With characteristic self-deprecation, Bill begins by telling us the story of the only time he has been recognised in the street his own country – only to find it was not a fan, but one of his son’s room-mates.

He then shared some of his favourites from his lifelong collection of unfortunate headlines and bizarre typos that began when, as a baffled American trying to get to grips with the vagaries of British English, he was faced with an article about declining seafood stocks in Cornwall in which every instance of the word ‘crustascean’ had been replaced with the words Crewe Station. This could probably only be topped by the over-zealous political correctness that changed as sentence about ‘Massachusetts accounts back in the black’ to ‘Massachusetts accounts back in the African American.’

Eventually, he is induced, somewhat reluctantly, to talk about his new book. (“When I read a new book, I don’t want to be told about all the best bits beforehand,” he protests.)

He began the book with the coincidence of two events – Charles Lindbergh flying the Atlantic and Babe Ruth, right at the end of his career, hitting 60 home runs in one season for the New York Yankees. He planned to write two parallel biographies that would intersect in the summer of 1927.  But when he began to research the book, he discovered an extraordinary confluence of event in that one summer.  It was the year that the Jazz Singer came out, the year of Al Capone’s downfall and the end of prohibition. The year of the Mississippi Flood and of a now-forgotten school massacre that eclipses Columbine or Sandy Hook.  And so the book changed.

True to his promise not to give too much away, he reads only one extract from the book, about Lindbergh’s landing in Paris at the end of his trans-Atlantic flight. If we think the cult of celebrity began with Beatles-mania in the 1960s, we need to think again. As Bryson vividly demonstrates, when Lindbergh left the coast of Newfoundland and disappeared from contact, the whole world held its breath.  When he reappeared over Ireland and it became clear that he would make it to Paris, crowds began to gather at Le Bourget airport. They stopped the traffic.  They swamped the runway.  They damaged Lindbergh’s plane with the sheer pressure of their bodies and in their enthusiasm, violently assaulted an innocent American bystander who was mistaken for their hero. In comparison, Beliebers are models of decorum and restraint.

But Bryson will not be pinned down.  For the rest of his talk, he tells stories that are drawn from across his range of books – from exactly why the only way he will now be killed by a light aircraft is if one falls on him from the sky, to the best advice on how to avoid bear attacks.

Bryson has now lived in Britain for most of the last forty years.  What, he is asked, does he like best about the British?

“Your humour,” he answers, without hesitation. “When we moved back to the States for a few years, this was what we missed most.  Just the little jokes you make out of everyday life. I found myself making those kind of jokes myself and they would fall completely flat. There was this one time when a neighbour’s tree came down in the night.  I got up to find him sawing it up and loading the pieces onto his car.  It was kind of a bushy tree and bits were hanging down. ‘I see you’re camouflaging your car,’ I said.  He looked really worried. ‘No, no,’ he said. ‘The tree fell down.’”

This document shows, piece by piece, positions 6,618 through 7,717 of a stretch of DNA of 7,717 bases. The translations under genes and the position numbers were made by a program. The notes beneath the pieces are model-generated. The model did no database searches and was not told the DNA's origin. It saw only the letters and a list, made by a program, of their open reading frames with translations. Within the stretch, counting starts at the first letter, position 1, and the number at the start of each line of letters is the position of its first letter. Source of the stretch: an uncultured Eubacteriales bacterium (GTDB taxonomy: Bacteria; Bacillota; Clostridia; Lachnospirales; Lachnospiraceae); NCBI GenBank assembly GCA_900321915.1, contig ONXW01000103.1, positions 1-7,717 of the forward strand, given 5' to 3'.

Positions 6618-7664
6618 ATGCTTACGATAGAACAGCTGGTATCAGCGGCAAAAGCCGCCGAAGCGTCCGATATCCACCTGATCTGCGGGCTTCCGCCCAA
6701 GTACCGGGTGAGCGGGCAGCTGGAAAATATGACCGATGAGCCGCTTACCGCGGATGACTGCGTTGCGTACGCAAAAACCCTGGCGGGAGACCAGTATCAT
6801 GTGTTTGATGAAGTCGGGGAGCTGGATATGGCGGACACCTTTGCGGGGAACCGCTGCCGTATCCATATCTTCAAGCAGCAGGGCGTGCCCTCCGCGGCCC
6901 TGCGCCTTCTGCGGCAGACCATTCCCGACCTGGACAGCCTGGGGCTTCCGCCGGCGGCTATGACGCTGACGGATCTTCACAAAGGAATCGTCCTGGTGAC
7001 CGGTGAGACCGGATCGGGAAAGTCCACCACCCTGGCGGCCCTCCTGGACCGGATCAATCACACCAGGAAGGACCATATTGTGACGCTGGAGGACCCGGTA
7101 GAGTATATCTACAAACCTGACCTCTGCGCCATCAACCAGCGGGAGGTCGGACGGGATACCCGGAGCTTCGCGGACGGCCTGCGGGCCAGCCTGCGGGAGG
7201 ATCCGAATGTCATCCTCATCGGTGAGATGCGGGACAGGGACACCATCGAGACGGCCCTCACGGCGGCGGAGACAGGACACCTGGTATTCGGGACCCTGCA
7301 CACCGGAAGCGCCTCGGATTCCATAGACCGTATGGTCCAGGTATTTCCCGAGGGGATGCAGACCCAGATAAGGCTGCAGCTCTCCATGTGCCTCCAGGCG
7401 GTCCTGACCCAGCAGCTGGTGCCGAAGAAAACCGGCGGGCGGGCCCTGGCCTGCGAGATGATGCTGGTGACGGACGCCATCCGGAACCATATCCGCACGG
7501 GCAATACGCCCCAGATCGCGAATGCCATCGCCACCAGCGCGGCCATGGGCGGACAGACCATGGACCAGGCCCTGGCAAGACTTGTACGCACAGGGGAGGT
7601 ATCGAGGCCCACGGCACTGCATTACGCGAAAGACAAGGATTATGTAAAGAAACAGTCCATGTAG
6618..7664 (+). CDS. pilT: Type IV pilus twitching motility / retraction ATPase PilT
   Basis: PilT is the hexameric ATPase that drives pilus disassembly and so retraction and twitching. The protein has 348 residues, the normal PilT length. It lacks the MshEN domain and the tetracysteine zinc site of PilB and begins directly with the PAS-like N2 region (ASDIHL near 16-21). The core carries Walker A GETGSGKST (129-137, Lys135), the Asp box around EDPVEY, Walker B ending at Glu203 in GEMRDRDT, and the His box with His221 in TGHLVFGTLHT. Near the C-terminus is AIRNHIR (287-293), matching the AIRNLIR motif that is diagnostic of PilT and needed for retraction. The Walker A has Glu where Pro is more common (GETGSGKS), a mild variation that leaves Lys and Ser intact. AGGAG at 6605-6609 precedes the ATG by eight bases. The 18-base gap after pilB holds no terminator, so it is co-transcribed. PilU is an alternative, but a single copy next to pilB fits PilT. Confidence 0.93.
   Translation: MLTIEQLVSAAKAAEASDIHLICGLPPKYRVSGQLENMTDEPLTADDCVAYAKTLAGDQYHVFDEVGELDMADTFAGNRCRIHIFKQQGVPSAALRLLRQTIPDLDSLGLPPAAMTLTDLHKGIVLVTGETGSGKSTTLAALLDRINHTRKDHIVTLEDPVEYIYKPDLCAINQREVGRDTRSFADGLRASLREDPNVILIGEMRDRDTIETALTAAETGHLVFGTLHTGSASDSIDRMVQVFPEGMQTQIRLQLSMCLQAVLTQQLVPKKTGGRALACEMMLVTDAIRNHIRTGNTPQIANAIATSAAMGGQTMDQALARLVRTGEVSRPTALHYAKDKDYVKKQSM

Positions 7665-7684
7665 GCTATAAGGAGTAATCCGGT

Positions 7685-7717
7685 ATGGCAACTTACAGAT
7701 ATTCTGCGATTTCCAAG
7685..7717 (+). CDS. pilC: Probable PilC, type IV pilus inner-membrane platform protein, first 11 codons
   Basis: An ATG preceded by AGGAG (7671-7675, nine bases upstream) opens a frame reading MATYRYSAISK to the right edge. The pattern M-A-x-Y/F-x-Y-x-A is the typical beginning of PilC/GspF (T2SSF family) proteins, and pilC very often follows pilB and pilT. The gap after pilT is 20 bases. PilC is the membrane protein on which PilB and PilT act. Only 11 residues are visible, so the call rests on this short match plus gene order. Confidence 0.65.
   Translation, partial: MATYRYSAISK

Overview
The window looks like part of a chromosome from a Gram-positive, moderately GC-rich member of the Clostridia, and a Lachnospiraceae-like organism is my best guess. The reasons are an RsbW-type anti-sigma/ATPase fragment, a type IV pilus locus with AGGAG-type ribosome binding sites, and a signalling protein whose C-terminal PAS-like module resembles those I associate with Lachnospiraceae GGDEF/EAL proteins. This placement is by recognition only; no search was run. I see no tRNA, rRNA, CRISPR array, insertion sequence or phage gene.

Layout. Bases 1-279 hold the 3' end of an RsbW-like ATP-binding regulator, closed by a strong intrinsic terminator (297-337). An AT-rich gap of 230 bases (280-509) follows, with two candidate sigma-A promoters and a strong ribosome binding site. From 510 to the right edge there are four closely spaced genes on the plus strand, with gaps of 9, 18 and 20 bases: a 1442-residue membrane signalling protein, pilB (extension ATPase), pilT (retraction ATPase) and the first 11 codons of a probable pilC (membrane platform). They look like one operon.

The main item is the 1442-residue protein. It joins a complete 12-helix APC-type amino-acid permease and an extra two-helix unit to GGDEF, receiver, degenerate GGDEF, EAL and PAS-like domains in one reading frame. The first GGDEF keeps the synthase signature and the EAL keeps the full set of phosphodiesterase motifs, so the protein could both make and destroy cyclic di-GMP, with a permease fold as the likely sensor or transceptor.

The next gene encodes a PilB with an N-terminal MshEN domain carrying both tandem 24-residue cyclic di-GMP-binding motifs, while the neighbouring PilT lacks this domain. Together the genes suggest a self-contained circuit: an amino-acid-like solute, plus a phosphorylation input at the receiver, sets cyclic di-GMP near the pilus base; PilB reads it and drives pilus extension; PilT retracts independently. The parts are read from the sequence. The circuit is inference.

And what does he like least? He hesitates – clearly reluctant to offend.  Our tendency to complain and the lack of can-do attitude in officialdom, he says at last. His years as Chairman of the Campaign for Rural England have left a few scars.

His favourite place to walk in the UK?  The Yorkshire Dales.  But the British countryside overall is something he is passionate about.  “The most intensively used land imaginable.  You’ve farmed it, mined it, built on it, driven over it.  And yet so much of it is still spectacularly beautiful. That’s an extraordinary achievement and something you should be really proud of.”

The Chorleywood Literary Festival is indeed ‘The Greatest Little Lit Fest You’ve Never Heard Of – Till Now.’ Over the sixteen days from 6th November to 21st November, a total of 2700 people attended the 19 events put on at the 8th Chorleywood Literary Festival.

Chorleywood is only half an hour out of central London. So sign up here to get notice of next year’s Festival. And you needn’t wait another year. Sheryl Shurville and Morag Watkins – the indefatigable owners of Chorleywood Bookshop, put on fabulous author events throughout the year. Join their mailing list to hear all the latest news.

Catriona Troth is the author of the novella, Gift of the Raven and the novel Ghost Town. She is a former researcher turned freelance writer and a proud member of the Triskele Books author collective. Find her on Twitter as @L1bCat and on her blog/webpage at, or on Facebook at Books by Catriona Troth.

Getting the most out of the Internet – a basic guide for everyone and God by Derek Duggan

Surely there is no better tool in the aspiring writer’s arsenal than the internet. It makes you wonder how anybody ever wrote anything at all before it was invented by Mr T in the eighties. One of its most basic uses is, of course, simply to check facts, but that’s not much good to us writers. It’s always preferable for the fiction author to just make things up as we go along and then try to apply a plan retrospectively to our story at the end. And writers are in good company there – where would we be if God had checked his facts when he was writing the Bible?